Here's one example of what I mean:

    "According to Durkheim, the cohesion and solidarity of pre-industrial societies broke up with the growth of industry (16). People started to have fewer moral standards or constraints to guide them. People’s expectations increased with the economic growth. Materialism and wealth became universal goals. And he called anomie as the search for attainable goals. Anomie reflects in society as many ways such as conformists, innovators, retreatists. Frustration and hopelessness as a result of boundless aspirations direct people to crime as another chance to achieve their goals. That is the inevitable social construction of crime that arises with industrialization

    Furthermore crime can be related to economic conditions ..."


    The whole of the first paragraph tells what Durkheim's views are. Is it still his views that you are presenting in the next paragraph, with "Furthermore ... " This is only one obvious example of where you go from presenting one person's ideas to perhaps presenting your own, maybe. Is this sentence reflective of Durkheim's opinion, yours, or Crow's.

    I really can't tell you how to fix this. That comes with experience. The first thing is to be aware of it. Read some good essays and notice how other people do it. While you're reading ask yourself if you always know who's ideas you're reading.

    Yes, you could put in your introduction something like, "In this essay, I will argue that crime is socially constructed. This is the viewpoint taken by Croall (ref)".

    In any case, I think you should ask your teacher, after it's marked, whether s/he agrees with me. Also I don't know what level you're at. This would pass in school, but not at university.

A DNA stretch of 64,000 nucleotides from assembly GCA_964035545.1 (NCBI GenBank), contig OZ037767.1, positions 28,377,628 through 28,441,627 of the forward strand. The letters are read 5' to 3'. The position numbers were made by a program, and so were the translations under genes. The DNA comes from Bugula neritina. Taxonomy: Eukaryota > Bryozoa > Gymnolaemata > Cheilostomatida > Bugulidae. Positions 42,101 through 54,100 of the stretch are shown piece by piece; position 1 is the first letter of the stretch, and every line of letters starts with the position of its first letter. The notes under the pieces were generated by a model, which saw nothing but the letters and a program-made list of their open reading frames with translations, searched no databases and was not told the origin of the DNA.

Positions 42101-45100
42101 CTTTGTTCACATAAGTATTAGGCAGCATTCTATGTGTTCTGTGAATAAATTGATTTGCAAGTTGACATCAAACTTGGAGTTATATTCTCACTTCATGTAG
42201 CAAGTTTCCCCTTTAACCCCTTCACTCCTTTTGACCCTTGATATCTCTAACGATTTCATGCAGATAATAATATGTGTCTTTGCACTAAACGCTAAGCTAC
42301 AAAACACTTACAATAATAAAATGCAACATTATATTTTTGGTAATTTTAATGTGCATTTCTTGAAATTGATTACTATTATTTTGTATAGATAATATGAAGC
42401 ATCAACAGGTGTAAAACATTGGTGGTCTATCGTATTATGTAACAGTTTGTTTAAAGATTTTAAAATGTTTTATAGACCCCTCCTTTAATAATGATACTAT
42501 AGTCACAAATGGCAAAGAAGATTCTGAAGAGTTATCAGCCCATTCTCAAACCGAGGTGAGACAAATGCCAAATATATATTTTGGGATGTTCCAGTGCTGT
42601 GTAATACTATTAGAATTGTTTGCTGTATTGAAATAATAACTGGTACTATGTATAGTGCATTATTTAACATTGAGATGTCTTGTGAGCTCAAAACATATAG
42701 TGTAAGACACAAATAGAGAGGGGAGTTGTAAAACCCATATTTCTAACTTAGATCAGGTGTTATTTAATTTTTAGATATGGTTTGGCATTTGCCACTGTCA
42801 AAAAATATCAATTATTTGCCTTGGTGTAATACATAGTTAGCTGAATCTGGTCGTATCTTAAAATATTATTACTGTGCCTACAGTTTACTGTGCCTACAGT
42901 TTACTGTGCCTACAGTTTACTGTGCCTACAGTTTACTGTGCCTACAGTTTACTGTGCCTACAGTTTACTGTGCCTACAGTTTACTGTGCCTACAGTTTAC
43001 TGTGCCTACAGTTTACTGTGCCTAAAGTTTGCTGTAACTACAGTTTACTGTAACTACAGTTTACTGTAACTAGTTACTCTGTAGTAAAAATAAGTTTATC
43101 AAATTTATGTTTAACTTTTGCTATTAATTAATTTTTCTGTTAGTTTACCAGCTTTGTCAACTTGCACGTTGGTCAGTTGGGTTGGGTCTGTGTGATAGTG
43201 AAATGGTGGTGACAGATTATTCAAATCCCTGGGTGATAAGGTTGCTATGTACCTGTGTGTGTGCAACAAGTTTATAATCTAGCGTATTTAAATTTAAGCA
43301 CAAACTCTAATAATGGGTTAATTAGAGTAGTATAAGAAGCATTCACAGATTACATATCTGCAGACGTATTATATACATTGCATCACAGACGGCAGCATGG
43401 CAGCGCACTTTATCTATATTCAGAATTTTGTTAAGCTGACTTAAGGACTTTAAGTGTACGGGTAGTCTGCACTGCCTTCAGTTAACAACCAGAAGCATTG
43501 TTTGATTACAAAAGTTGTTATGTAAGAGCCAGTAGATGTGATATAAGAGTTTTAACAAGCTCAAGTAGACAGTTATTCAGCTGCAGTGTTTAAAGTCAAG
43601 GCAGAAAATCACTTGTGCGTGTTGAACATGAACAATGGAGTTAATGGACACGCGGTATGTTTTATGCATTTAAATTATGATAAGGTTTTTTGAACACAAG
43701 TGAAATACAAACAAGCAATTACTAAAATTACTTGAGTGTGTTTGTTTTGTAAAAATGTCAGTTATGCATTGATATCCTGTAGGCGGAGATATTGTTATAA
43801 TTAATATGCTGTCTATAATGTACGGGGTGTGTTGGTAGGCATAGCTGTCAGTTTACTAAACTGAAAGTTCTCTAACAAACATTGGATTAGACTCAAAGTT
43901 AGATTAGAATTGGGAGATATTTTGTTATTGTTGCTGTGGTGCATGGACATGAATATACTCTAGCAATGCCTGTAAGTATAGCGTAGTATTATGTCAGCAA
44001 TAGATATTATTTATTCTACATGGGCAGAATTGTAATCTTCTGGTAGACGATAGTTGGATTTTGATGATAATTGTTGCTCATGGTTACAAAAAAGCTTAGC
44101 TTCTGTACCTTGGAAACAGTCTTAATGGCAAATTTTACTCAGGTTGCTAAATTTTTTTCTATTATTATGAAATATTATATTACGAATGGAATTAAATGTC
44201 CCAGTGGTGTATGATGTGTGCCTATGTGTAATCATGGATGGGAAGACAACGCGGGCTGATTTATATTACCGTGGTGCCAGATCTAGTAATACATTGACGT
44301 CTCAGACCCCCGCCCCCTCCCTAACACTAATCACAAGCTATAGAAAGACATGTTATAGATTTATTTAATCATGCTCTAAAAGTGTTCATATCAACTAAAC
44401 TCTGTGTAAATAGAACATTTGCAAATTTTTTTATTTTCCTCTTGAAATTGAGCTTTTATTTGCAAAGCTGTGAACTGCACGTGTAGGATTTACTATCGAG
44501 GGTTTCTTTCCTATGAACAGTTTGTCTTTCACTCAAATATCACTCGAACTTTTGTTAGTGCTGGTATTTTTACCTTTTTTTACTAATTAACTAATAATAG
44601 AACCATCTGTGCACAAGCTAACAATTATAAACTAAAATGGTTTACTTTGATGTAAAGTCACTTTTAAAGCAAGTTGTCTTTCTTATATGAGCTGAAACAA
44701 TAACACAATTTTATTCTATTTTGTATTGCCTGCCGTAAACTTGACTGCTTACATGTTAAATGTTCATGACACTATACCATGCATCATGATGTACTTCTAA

8. #8
    dlwnmbg is offline Newbie
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    Default Re: Social Construction Of Crime (urgent!)

    Quote Originally Posted by Raymott View Post
    Here's one example of what I mean:

    "According to Durkheim, the cohesion and solidarity of pre-industrial societies broke up with the growth of industry (16). People started to have fewer moral standards or constraints to guide them. People’s expectations increased with the economic growth. Materialism and wealth became universal goals. And he called anomie as the search for attainable goals. Anomie reflects in society as many ways such as conformists, innovators, retreatists. Frustration and hopelessness as a result of boundless aspirations direct people to crime as another chance to achieve their goals. That is the inevitable social construction of crime that arises with industrialization

    Furthermore crime can be related to economic conditions ..."

    The whole of the first paragraph tells what Durkheim's views are. Is it still his views that you are presenting in the next paragraph, with "Furthermore ... " This is only one obvious example of where you go from presenting one person's ideas to perhaps presenting your own, maybe. Is this sentence reflective of Durkheim's opinion, yours, or Crow's.

    I really can't tell you how to fix this. That comes with experience. The first thing is to be aware of it. Read some good essays and notice how other people do it. While you're reading ask yourself if you always know who's ideas you're reading.

    Yes, you could put in your introduction something like, "In this essay, I will argue that crime is socially constructed. This is the viewpoint taken by Croall (ref)".

    In any case, I think you should ask your teacher, after it's marked, whether s/he agrees with me. Also I don't know what level you're at. This would pass in school, but not at university.

    I'm at university. Actually this is my first draft. My teacher commented on it giving feedback. And she did not say anything about that its not differentiated my views from the author. But i'll try to make it clear considering your advices when i'm editing this essay for final draft. I've occupied you a lot. Thanks a million